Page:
– A Word Shaped Like Bones by Kris Millering – This could almost have been in Nightmare magazine; a variant on the insanity of long-term space travel. A great subversion of my expectations.

– Cuts Both Ways by Heather Clitheroe – While this is immediately a meditation on what it’s like to work intel and get scarred by the situation, it also appears to have a couple other metaphors in it. The PTSD that our main character feels also seems an apt metaphor to what some folks on the autism spectrum describe as their lived reality when people don’t respect their needs. It also appears to be a slight metaphor for trans folks with the drugs and his whole situation going through airport security and having his body a source of ignorant questions. Even if none of that was Ms. Clitheroe’s intention, it’s still really neat that so much could fall out of one short story.

– Walking Awake by N.K. Jemisin: There is so much metaphor in one short story: slavery, complicity in opresssion, denial, how oppression can swallow the perpetrators of oppression, sacrifice, and more. It’s pretty powerful in a small package.

– The Case of the Passionless Bees by Rhonda Eikamp: A steampunk Sherlock Holmes, how delightful! Like any detective story, a good twist; one I didn’t expect.

– In the Image of Man by Gabriella Stalker: Combines late 80s-early 90s libertarian corporate dystopia with a solution to the mall crisis plus a little bit of of a reaction to the debt crisis. It’s really great.

– The Unfathomable Sisterhood of Ick by Charlie JaneJane Anders: Almost like a reverse Eternal Sunshine of the Spotless Mind. Charlie Jane Anders has created a very interesting premise here. The story goes in some unexpected directions, but I really enjoyed it.

– Dim Sun by Maria Dahvana Headley: a science fantasy story about a good critic in the most exotic restaurant you’ve ever heard of. Funny and enjoyable.

– The Lonely Sea in the Sky by Amal El-Mohtar: I love this style of short story where it cycles between story and news clippings. Really enhances the universe of the story.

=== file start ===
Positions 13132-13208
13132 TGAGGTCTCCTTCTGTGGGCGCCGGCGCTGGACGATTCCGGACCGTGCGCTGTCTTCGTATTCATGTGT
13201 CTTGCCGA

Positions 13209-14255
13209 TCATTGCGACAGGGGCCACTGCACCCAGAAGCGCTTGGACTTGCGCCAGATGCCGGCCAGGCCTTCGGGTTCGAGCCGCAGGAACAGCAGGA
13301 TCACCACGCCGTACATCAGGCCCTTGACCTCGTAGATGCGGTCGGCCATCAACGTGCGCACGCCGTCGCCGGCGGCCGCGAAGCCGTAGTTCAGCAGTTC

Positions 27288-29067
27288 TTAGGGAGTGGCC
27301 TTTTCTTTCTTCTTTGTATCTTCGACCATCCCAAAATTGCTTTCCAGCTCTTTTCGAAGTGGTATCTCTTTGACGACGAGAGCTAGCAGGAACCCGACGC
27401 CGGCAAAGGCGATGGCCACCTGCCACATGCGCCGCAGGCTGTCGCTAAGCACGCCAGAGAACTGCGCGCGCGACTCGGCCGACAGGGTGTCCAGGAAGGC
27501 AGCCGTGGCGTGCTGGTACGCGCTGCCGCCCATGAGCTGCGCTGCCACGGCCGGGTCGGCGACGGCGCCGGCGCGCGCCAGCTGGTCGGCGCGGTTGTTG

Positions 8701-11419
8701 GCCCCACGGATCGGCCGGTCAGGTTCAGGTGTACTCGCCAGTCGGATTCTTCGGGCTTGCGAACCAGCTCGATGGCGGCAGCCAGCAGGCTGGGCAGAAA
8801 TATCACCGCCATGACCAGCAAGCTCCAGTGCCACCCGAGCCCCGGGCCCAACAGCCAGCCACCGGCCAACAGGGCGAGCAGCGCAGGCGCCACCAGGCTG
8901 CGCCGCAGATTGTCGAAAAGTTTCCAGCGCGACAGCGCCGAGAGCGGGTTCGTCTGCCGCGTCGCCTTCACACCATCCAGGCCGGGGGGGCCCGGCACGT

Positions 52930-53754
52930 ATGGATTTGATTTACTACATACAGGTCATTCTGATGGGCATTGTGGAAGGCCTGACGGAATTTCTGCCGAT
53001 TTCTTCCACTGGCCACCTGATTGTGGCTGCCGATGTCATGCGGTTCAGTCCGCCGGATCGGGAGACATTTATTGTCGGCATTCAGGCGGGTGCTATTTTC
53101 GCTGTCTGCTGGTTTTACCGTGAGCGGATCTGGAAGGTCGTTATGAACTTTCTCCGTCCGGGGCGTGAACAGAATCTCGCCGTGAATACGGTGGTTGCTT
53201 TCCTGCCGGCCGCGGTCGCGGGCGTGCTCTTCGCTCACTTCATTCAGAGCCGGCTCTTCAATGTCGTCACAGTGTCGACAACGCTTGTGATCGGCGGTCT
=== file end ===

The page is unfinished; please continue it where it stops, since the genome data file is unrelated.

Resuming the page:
– A Burglary, Addressed By A Young Lady by Elizabeth Porter Birdsall: I’ve read some SF where, for some reason or another, Victorian values have reasserted themselves. But often they have some moral message within. This one seems to just be pure fun.

– Canth by K.C. Norton: The Science Fiction is almost incidental to the story and it falls more into Science Fantasy anyway. The story unfolds slowly, revealing a little more about the situation with each new discovery. A fairly neat and self-contained story, but I’d love to have another story with this protagonist.

REPRINTS
– Like Daughter by Tananarive Due: An interesting story about clones that hearkens back to the debates from a few decades ago that treated clones as some weird mystical thing when they’re simply time-separated twins.

– The Great Loneliness by Maria Romasco Moore: A delightfully strange world full of clones and Popes frozen while waiting for the second coming. It’s ultimately more profound than it seems at first.

– Love is the Plan the Plan is Death by James Tiptree, Jr.: I’m sure there are all kinds of metaphors here about sex and gender and roles and so forth. But I hate stories like this that are hard to parse because the characters speak strangely and there isn’t anything to latch onto for understanding.